Specialty Wine 101 - Dessert Wine

Specialty Wine 101

Dessert wines can be made in a variety of different ways. In most cases, the high residual sugar of dessert wines is the result of “noble rot.” Grapes are attacked by the Botrytis cinera fungus and left on the vine to become overly ripe. As the fungus draws water out of the grape, the grape becomes super infused with flavor and develops a high concentration of sugar. This is the method by which Sauternes from France and Tokaji from Hungary are made. Some common flavor notes of Sauternes include apricots, honey, peaches and nuttiness. Apricot and honey predominate in Tokaji as well.

Another way in which wine grapes become super infused with sugar is by simply picking the grape later than usual. This is the case with Beerenauslese and Trokenbeerenauslese. The grapes can also be allowed to freeze on the vines. Eiswine (Icewine in Canada) is produced in this manner. All of the previously mentioned wines are normally made with Riesling grapes. These wines tend to have super intense flavors of peach, honey, and, at times, apple.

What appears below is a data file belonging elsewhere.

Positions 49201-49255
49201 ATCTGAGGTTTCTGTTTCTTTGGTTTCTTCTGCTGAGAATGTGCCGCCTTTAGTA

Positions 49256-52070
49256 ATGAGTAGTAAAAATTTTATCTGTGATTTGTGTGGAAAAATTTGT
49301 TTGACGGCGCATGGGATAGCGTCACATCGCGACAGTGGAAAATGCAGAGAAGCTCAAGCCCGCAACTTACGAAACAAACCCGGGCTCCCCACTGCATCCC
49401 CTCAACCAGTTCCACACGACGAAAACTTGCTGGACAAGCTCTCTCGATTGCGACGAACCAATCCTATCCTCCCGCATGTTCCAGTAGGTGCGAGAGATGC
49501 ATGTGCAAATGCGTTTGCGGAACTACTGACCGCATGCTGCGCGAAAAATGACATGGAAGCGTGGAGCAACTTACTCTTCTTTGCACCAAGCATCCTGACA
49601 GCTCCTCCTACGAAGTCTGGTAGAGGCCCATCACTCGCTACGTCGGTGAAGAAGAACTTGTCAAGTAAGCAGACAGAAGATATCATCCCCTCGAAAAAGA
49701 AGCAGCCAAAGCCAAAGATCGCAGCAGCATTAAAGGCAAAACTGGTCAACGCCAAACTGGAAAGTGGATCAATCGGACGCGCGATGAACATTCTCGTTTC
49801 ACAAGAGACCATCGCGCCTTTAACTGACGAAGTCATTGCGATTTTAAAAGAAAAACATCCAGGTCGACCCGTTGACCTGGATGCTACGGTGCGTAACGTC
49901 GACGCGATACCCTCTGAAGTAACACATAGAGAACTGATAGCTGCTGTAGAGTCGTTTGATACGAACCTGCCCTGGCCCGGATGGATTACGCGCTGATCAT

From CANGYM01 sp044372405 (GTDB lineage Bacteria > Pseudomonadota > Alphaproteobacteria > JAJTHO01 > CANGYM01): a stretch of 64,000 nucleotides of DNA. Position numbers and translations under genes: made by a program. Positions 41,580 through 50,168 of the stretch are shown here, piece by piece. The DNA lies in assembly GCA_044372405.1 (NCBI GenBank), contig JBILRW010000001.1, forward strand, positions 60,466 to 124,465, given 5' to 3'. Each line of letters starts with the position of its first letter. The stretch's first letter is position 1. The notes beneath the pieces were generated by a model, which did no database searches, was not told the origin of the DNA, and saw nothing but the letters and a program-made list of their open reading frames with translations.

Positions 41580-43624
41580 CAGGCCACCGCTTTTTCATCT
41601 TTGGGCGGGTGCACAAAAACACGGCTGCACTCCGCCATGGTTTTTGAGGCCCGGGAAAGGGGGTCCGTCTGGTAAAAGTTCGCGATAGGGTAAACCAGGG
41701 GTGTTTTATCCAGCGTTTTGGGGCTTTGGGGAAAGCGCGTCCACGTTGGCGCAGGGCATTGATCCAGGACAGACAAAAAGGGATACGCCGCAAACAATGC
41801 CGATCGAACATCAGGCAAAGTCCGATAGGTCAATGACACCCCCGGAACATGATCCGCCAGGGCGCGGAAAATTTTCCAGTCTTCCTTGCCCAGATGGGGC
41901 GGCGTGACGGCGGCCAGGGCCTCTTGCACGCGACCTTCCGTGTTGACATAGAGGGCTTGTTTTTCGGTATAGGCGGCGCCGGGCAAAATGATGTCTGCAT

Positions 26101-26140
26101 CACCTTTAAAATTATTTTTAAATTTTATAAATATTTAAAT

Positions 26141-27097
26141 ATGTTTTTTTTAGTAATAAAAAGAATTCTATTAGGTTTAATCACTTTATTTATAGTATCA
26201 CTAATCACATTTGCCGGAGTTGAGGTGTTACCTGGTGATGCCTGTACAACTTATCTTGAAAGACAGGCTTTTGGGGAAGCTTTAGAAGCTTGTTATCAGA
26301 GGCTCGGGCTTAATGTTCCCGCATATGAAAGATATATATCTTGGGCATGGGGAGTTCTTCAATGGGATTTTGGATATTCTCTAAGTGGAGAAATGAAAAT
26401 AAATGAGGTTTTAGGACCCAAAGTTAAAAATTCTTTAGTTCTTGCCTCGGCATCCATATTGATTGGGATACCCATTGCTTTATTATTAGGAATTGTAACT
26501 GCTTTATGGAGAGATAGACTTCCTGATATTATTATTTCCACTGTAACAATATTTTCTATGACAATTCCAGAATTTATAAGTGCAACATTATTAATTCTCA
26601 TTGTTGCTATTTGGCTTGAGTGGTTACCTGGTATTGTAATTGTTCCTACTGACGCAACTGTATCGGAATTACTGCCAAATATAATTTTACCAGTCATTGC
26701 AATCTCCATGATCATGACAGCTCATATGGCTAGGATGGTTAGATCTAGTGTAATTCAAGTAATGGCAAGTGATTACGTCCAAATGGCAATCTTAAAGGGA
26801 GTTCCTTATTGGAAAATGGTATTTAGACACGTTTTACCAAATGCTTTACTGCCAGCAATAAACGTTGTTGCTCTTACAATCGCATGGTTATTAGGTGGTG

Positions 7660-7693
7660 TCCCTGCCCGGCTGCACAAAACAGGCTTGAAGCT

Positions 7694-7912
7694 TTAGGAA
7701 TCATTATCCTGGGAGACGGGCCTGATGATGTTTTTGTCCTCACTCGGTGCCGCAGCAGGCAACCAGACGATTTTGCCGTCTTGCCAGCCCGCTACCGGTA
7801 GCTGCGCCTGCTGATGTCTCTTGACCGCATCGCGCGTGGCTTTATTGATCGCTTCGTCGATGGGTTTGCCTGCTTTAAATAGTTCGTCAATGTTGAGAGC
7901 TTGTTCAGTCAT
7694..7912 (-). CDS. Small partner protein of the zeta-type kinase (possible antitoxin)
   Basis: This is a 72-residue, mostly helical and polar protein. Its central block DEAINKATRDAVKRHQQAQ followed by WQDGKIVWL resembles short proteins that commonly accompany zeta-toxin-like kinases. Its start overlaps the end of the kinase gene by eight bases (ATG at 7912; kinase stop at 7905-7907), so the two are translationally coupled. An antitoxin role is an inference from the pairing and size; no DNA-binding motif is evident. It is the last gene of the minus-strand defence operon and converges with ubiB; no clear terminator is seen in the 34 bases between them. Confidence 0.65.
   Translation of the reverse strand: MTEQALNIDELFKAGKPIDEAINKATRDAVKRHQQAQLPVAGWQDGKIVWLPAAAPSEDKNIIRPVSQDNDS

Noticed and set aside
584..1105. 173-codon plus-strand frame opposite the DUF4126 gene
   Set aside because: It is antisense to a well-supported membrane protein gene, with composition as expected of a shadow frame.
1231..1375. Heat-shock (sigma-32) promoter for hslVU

Any grape can be harvested late and made into a dessert wine. Late harvesting of the grape allows for more intense flavors and imparts a sweeter taste. Late Harvest Sauvignon Blanc still has notes of passion fruit and citrus, but the flavors are more powerful and tend to have a honeyed note to them. Late Harvest Zinfandel has incredibly strong flavors of raspberry and chocolate.